With the theme that great films are meant to be shared, the video projected an animated homage of memorable moments from cinema history: Muybridge’s racing horses, “King Kong” swatting airplanes from atop The Empire State Building, gears forming the face of Charlie Chaplin in “Modern Times,” the winding Yellow Brick Road of “The Wizard of Oz,” little Danny pedaling across the patterned hotel hallway carpet in “The Shining,” “ET” silhouetted against a full moon, “Godzilla” crashing through a wall, the “Transformers” clicking into action, defying “Gravity” in outer space. All of the segments were re-imagined as playful, brightly colored graphics by Spinifex.

The video projection also invited New Yorkers to cast their votes via Twitter hashtag #FilmForAll for the one film every New Yorker should see. The winning film will be screened to the public in all five boroughs this summer. Selected voters were invited to have their avatars integrated with the Long Lines Building projection proving that every New Yorker has the makings of a movie star. The projection mapping was staged for five nights, April 22-26.

The WorldStage team lent its technical prowess to the complex outdoor job starting with painstaking preproduction planning and extending to being buffeted by 40 mph rooftop winds during the install and exhibition. The completed design was engineered to ensure there was enough light to make the projected images pop when viewed by New Yorkers on the street.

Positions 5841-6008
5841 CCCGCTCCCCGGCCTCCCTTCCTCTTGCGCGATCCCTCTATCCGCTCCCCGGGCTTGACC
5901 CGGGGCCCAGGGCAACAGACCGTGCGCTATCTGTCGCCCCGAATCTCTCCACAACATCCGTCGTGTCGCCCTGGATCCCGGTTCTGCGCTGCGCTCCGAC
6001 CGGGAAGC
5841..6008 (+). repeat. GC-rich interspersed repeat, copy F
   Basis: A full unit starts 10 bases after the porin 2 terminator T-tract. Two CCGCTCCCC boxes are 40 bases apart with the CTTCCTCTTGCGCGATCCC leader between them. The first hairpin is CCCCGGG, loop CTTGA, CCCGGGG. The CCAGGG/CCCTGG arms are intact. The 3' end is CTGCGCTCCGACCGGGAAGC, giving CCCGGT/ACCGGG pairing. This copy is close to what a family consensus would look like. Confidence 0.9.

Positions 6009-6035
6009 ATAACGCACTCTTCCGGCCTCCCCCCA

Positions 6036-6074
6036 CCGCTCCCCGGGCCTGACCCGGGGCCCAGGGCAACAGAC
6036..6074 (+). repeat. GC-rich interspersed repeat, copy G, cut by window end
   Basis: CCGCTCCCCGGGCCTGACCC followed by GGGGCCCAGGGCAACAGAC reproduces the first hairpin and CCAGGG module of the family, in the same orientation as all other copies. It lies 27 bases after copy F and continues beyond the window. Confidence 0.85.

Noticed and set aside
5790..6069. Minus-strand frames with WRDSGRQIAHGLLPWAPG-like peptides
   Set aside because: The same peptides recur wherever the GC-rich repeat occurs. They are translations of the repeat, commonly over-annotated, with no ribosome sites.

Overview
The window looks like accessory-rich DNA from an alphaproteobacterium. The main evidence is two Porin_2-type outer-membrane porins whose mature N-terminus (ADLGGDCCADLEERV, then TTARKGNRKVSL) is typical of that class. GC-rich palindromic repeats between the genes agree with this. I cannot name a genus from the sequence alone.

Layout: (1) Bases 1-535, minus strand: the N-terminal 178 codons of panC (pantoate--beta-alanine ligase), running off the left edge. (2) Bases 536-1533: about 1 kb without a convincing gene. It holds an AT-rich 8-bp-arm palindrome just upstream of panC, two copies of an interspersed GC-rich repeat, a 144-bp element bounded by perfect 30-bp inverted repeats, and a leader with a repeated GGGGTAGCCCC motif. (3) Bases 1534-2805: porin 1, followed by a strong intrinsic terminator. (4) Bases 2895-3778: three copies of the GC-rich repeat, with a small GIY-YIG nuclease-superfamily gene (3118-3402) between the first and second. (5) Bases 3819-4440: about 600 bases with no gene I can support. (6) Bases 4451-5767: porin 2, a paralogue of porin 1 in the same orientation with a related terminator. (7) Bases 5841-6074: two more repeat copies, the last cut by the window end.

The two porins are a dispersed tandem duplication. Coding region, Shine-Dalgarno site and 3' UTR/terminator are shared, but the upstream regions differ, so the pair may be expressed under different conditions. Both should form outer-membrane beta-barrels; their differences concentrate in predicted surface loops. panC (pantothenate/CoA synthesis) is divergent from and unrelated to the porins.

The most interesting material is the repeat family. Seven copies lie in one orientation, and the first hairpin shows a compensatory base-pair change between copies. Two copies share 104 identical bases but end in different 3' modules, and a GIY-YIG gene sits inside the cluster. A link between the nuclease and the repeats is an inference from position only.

WorldStage supplied four banks of multiple projectors that delivered more than 300,000 lumens of illumination. The projectors were housed in temporary enclosures, furnished by Mountain Productions, and located on the roof of the building across the street from the Long Lines skyscraper. A d3 Technologies media server fed the projectors, providing super-accurate warping and pre-visualization capabilities.

Spinifex provided a system that enabled the integration of voters’ avatars; a camera located near the projectors captured an image of the customized projection and tweeted it back to the contributor.

The WorldStage team included account executive Lars Pedersen, project manager Tom Whipple, d3 programmers Peter Acken and Ben Keightly, network technician Kim Dowd, projectionists Alex Donaldson and Michael Johnson, and installation technicians Gabriel Weisberg and Jeff Wong.

WorldStage Inc., the company created by the merger of Scharff Weisberg Inc and Video Applications Inc, continues a thirty-year legacy of providing clients the widest variety of entertainment technology coupled with conscientious and imaginative engineering services. WorldStage provides audio, video and lighting equipment and services to the event, theatrical, broadcast and brand experience markets nationally and internationally.